Knowledge: The teachers at the Lear Educational Center are well informed about the programming at the Center and have a firm foundation of the programs they teach. We work as a team and other expert knowledge is always available. Ms. Lear works closely with the lead teacher who, in turn, is always available to answer any of the teacher's questions. When requested, Ms. Lear will work with each teacher to address any questions that require research or additional expertise.
Concern for the Clients as well as for the Subject:
“Life goes beyond the classroom” Getting to know the client and their family gives teachers insight as to the best method of instruction, that the client will benefit from in their sessions.
Above all, we are successful at the Lear Educational Center because we truly understand and know our clients expectations and how to help them reach their goals.
The SLANT Method was developed due to the theory of “continuous partial attention” or CPA. The SLANT method was developed at the University of Kansas School of Education.
continuous partial attention n . A state in which most of one's attention is on a primary task, but where one is also monitoring several background tasks just in case something more important or interesting comes up. Also: CPA.
S Sit Up
L Learn Forward and Listen
A Activate your thinking through Attention
N Nod and Note Key Information
T Track the Teacher with your Eyes
The article below is from the New York Times and gives additional information to the platform.
“The problem of continuous partial attention (CPA) is growing. I'm particularly interested in how what might seem like productive -tasking could affect learning and comprehension in young people...a problem that Brian Holmes pointed out this am. There was a great NYT magazine article (Nov 26, 2006, link: http:// www.kipp.org/08/pressdetail.cfm?a=291) called "What it takes to make a student." In it, Paul Tough visits a highly successful charter school in inner city NYC where a new technique for eliminating CPA is working. Students at the KIPP charter schools follow a system for learning invented by the founders, David Levin and Michael Feinberg, called SLANT. The acronym sums up the appropriate classroom behavior: sit up, listen, ask questions, nod and track the speaker with their eyes. The following is quoted from Tough's article: "Levin's contention is that Americans of a certain background learn these methods for taking in information early on and employ them instinctively. KIPP students, he says, need to be taught the methods explicitly. And so it is a little unnerving to stand at the front of a KIPP class; every eye is on you. When a student speaks, every head swivels to watch her. To anyone raised in the principles of progressive education, the uniformity and discipline in KIPP classrooms can be off-putting. But the kids I spoke to said they use the Slant method not because they fear they will be punished otherwise but because it works: it helps them to learn. (They may also like the feeling of having their classmates' undivided attention when they ask or answer a question.) When Levin asked the music class to demonstrate the opposite of Slanting — “Give us the normal school look,” he said — the students, in unison, all started goofing off, staring into space and slouching. Middle-class Americans know intuitively that “good behavior” is mostly a game with established rules; the KIPP students seemed to be experiencing the pleasure of being let in on a joke." Levin and Feinberg's SLANT method works on inner-city elementary and middle school students but what about for college students and academics? Have we forgotten how to be polite--how to fully focus on a lecture? Or are standards of "politeness" changing based on the exploding market for peripheral mobile communication devices? Attend any academic conference with a wireless network and ask yourself how many people in the audience are following the discussion 100%. Closing the laptop lid and trying out the SLANT method might be educational for us older folk as well as the younger ones.”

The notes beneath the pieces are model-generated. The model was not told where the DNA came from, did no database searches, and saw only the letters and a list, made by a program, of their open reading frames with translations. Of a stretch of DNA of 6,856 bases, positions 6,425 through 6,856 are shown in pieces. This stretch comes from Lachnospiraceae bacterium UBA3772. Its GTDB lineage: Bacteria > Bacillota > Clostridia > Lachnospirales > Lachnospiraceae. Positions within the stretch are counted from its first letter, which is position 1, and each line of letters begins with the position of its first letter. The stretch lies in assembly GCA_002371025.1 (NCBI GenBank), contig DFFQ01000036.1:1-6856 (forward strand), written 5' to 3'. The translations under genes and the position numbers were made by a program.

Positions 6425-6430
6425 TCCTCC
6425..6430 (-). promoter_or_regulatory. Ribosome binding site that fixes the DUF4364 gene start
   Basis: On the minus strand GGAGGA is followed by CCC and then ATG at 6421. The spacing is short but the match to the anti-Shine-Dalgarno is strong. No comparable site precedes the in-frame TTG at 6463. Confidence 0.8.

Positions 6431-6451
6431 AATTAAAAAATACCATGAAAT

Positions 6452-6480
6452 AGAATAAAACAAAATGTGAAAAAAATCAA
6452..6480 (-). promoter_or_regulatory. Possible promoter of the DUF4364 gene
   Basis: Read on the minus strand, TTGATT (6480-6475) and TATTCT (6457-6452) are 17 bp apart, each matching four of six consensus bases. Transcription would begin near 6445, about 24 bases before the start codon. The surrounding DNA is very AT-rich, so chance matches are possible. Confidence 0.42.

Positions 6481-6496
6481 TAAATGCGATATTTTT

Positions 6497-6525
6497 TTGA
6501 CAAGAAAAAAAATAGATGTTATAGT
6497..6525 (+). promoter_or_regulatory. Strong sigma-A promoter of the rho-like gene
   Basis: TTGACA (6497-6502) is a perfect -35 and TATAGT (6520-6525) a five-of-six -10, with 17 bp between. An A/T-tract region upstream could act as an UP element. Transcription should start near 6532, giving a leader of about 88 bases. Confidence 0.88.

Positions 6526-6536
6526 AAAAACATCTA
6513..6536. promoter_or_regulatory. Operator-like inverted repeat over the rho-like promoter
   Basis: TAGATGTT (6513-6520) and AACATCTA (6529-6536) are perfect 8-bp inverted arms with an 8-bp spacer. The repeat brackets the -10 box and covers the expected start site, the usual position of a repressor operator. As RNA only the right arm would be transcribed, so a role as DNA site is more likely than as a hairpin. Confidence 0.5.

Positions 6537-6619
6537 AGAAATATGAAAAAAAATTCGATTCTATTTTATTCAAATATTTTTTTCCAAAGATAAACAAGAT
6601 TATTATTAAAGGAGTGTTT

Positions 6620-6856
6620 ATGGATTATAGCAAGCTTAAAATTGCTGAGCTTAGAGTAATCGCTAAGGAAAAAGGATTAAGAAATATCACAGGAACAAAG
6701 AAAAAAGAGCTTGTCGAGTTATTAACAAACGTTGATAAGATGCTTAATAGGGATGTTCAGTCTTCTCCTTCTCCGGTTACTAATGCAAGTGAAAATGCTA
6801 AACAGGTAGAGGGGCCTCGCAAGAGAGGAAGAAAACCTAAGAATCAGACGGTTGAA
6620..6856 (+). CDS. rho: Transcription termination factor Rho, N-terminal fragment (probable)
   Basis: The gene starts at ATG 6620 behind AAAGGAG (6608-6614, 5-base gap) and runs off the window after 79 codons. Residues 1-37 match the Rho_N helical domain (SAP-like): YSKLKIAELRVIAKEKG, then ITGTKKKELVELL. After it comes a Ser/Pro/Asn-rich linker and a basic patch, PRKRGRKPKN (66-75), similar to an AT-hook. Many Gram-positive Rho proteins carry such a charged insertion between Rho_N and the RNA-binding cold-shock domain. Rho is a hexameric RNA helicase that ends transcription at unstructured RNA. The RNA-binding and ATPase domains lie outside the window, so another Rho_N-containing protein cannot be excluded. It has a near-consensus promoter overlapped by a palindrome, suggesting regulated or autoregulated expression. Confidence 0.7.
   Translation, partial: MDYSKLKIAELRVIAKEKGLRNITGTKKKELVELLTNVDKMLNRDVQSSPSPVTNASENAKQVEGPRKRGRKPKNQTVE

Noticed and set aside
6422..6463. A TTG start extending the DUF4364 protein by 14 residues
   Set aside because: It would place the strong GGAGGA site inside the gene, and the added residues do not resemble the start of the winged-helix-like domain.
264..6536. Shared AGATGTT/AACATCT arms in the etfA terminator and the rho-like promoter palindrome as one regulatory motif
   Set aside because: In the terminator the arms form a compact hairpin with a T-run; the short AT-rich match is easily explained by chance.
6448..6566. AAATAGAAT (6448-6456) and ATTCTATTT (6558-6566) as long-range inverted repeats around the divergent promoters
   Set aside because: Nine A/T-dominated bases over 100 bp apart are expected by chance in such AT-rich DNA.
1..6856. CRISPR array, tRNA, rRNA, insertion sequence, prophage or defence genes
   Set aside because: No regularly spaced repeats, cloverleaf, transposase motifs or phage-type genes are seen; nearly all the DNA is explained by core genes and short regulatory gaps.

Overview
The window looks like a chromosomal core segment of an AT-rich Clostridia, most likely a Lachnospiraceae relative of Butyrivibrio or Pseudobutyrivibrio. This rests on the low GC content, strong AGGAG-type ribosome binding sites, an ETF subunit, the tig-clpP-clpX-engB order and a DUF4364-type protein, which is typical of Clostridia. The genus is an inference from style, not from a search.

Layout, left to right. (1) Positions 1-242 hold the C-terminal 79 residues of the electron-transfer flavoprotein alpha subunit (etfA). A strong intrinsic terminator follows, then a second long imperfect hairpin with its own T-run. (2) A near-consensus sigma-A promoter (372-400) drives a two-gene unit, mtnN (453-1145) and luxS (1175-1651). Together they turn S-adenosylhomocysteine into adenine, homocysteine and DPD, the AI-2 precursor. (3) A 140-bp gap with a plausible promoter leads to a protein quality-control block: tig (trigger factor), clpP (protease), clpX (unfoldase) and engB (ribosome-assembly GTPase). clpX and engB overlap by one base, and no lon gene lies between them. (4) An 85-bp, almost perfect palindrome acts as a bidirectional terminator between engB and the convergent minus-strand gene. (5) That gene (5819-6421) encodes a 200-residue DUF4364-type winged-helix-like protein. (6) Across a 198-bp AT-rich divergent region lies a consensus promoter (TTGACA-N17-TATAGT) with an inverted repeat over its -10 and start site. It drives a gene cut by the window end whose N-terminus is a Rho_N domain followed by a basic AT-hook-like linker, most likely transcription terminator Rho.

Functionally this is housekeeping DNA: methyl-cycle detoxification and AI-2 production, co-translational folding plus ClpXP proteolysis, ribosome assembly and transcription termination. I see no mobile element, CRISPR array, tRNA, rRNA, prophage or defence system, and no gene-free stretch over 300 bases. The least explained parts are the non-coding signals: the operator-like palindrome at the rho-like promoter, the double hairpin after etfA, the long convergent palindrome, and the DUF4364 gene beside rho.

The Lear Educational Center is dedicatedto our client's growth and independence. Our programs are instructed in a manner that does not just provide a band aid for a period of time but instructs using methods that ensure life long learning practices for a successful future.